Posts Tagged ‘Callaway Gardens’

How I Will Remember Frank Bullard

November 18, 2008

  When someone passes away, we always think about our experience with them. It brings home that each of us is a different person to different people. My son, stepsons, and grandchildren certainly view me differently than, say, a person who watched me every night on TV. The opinions of my children and grandchildren – I have a son, four stepsons, and five grandchildren – of course, trump anyone else’s. Fortunately, I know that our love and respect is mutual.

  People who worked for me when I was a news director at WRBL-TV, no doubt, have a different opinion. Depending on their experience with me, they liked and respected me, or didn’t. Fortunately, some have come back to Columbus after they made good in other, larger markets to thank me for giving them their first break in TV, and for what they learned from me. That sort of balances the ones who thought I was a perfectionist martinet and other things that I won’t mention in polite company.  

  This brings me to the death of Frank Bullard, former executive with Bill Heard Chevrolet.  My experience with Frank was all good. I got to know him through Crime Stoppers.  He was an ardent supporter, being on the board of directors. I wrote, produced and narrated the feature from the time it started on WTVM in 1986 until I retired in 2000. He was one of those guys who just made you feel good every time you were around him. His twinkling-eyes and warm smile had the effect of putting you in a good mood no matter how rotten the day had been before you saw him.  When I retired, knowing that my late wife Melba and I liked ballroom dancing, he had the board of directors give us tickets to the New Year’s Eve Ball at Callaway Gardens – which aint’ cheap – and a room at the Inn so I could have a couple of glasses of wine at the dance and not worry about driving home. That was the kind of creative, thoughtful person he was, in my experience.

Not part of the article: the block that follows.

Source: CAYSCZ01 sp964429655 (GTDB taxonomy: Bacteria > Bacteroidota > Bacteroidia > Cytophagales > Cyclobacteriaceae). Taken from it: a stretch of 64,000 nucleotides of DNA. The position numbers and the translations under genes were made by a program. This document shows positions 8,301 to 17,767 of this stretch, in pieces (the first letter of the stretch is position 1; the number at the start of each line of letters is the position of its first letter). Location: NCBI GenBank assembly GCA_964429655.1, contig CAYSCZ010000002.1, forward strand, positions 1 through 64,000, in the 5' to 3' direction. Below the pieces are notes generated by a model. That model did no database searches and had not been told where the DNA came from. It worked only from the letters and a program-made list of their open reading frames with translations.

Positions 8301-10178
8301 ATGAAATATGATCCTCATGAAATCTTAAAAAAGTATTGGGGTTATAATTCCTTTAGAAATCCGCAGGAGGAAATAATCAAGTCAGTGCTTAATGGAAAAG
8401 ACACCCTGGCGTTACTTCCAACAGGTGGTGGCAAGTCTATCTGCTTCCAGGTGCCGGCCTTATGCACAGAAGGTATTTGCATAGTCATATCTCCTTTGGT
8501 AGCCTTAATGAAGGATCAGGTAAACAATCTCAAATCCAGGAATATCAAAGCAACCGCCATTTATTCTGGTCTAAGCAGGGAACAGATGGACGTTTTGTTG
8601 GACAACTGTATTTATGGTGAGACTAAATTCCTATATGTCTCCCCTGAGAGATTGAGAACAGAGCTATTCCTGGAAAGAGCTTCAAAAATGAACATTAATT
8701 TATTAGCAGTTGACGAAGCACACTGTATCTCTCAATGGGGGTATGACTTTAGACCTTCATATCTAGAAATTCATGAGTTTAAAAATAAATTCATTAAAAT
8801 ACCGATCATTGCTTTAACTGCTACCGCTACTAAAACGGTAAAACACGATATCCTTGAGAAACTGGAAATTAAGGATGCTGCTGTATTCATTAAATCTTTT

The last time I saw him was a few months ago at a Columbus Jazz Society jam session. I knew that he was terminally ill, but it wasn’t because of the way he acted. The warm smile and the twinkling eyes were there when we said hello. That’s the way I’ll remember Frank.

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